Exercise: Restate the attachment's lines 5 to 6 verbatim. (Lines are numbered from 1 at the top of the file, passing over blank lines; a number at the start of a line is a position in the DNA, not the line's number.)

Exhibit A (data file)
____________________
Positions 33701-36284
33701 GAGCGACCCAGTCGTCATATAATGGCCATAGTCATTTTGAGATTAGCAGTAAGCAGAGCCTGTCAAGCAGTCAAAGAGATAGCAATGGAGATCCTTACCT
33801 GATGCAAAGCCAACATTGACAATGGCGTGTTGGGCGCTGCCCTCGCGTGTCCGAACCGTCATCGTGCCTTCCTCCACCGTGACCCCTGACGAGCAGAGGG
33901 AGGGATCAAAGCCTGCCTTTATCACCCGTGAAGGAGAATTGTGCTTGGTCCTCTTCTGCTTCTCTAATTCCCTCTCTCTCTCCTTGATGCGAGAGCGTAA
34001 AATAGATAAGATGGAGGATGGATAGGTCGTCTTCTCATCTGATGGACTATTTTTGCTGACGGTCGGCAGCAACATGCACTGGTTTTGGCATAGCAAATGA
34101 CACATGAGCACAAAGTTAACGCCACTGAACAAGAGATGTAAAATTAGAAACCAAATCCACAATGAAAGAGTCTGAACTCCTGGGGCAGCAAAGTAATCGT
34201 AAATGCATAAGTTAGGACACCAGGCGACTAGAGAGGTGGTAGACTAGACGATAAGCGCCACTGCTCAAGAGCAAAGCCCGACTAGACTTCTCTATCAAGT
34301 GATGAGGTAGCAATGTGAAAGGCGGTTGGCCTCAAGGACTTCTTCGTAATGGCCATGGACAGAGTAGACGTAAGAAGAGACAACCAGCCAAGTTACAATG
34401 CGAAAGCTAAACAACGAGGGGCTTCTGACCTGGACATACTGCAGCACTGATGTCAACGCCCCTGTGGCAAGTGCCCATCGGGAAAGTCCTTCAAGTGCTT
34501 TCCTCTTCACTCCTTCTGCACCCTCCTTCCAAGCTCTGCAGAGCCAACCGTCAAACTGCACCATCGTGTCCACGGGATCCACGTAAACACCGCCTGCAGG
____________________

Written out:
34001 AATAGATAAGATGGAGGATGGATAGGTCGTCTTCTCATCTGATGGACTATTTTTGCTGACGGTCGGCAGCAACATGCACTGGTTTTGGCATAGCAAATGA
34101 CACATGAGCACAAAGTTAACGCCACTGAACAAGAGATGTAAAATTAGAAACCAAATCCACAATGAAAGAGTCTGAACTCCTGGGGCAGCAAAGTAATCGT